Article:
Deconstruction and Translation explains ways in which many practical and theoretical problems of translation can be rethought in the light of insights from the French philosopher Jacques Derrida. If there is no one origin, no transcendent meaning, and thus no stable source text, we can no longer talk of translation as meaning transfer or as passive reproduction. Kathleen Davis instead refers to the translator's freedom and individual responsibility. Her survey of this complex field begins from an analysis of the proper name as a model for the problem of signification and explains revised concepts of limits, singularity, generality, definitions of text, writing, iterability, meaning and intention. The implications for translation theory are then elaborated, complicating the desire for translatability and incorporating sharp critique of linguistic and communicative approaches to translation. The practical import of this approach is shown in analyses of the ways Derrida has been translated into English. In all, the text offers orientation and guidance through some of the most conceptually demanding and rewarding fields of contemporary translation theory.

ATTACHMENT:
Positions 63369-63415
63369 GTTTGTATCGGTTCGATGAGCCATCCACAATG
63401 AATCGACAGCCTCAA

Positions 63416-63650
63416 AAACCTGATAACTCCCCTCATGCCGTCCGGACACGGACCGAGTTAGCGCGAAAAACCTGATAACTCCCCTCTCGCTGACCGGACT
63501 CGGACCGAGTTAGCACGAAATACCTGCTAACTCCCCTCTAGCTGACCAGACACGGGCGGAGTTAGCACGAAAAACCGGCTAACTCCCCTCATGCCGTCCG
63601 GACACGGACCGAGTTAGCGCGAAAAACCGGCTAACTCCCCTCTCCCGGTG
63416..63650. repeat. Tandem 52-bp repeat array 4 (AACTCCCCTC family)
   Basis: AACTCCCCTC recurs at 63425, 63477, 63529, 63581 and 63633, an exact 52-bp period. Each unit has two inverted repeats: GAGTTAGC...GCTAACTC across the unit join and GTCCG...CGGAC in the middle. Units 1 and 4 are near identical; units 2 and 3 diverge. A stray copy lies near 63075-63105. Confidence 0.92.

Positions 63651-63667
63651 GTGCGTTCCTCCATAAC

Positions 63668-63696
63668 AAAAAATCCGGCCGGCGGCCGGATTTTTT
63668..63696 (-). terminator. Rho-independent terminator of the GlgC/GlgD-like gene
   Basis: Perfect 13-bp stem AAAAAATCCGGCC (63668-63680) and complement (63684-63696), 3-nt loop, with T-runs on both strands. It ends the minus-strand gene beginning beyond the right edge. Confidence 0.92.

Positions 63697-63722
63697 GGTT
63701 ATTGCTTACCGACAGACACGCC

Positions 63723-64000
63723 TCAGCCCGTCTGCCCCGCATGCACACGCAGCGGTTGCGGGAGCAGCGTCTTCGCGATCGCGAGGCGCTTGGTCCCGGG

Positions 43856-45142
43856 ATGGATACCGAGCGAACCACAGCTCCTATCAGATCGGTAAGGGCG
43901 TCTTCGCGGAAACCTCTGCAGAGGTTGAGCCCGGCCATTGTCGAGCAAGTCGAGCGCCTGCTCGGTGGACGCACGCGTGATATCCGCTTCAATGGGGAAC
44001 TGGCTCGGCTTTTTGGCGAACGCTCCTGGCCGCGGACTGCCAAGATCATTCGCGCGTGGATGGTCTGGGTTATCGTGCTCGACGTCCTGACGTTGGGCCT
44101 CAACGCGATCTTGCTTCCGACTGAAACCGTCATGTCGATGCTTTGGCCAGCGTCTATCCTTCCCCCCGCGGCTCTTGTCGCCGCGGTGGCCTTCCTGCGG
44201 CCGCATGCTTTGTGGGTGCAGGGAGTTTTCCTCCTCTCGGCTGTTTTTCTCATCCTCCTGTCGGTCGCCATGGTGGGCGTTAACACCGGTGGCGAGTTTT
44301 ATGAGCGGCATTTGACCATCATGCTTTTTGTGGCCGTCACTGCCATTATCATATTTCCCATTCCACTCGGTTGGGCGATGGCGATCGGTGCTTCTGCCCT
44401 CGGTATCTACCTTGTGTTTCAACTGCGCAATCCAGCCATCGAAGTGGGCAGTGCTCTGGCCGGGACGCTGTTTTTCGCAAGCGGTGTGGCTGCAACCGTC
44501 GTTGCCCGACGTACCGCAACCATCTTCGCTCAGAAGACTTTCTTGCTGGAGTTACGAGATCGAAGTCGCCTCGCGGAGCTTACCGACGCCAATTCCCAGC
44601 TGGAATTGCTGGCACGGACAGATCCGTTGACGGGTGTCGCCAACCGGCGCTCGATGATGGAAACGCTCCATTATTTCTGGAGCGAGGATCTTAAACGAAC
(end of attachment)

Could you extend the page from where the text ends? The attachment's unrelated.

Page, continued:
Table of Contents
Section I: Translatability and Untranslatability
Chapter 1: Différance
Difference at the Origin
Saussure and Differences
The difference of différance
Chapter 2: The Limit
Singularity and Generality
Chapter 3: Iterability
Stability and Instability
Conclusion: Institutions, Kingdoms, and Property
Section II: Implications for Translation Theory
Chapter 4: Unloading Terms
Chapter 5: Translating Derrida
Gayatri Chakravorty Spivak
Geoff Bennington and Ian McLeod
'The Measure of Translation Effects'
Chapter 6: Response and Responsibility
'Mercy Seasons Justice'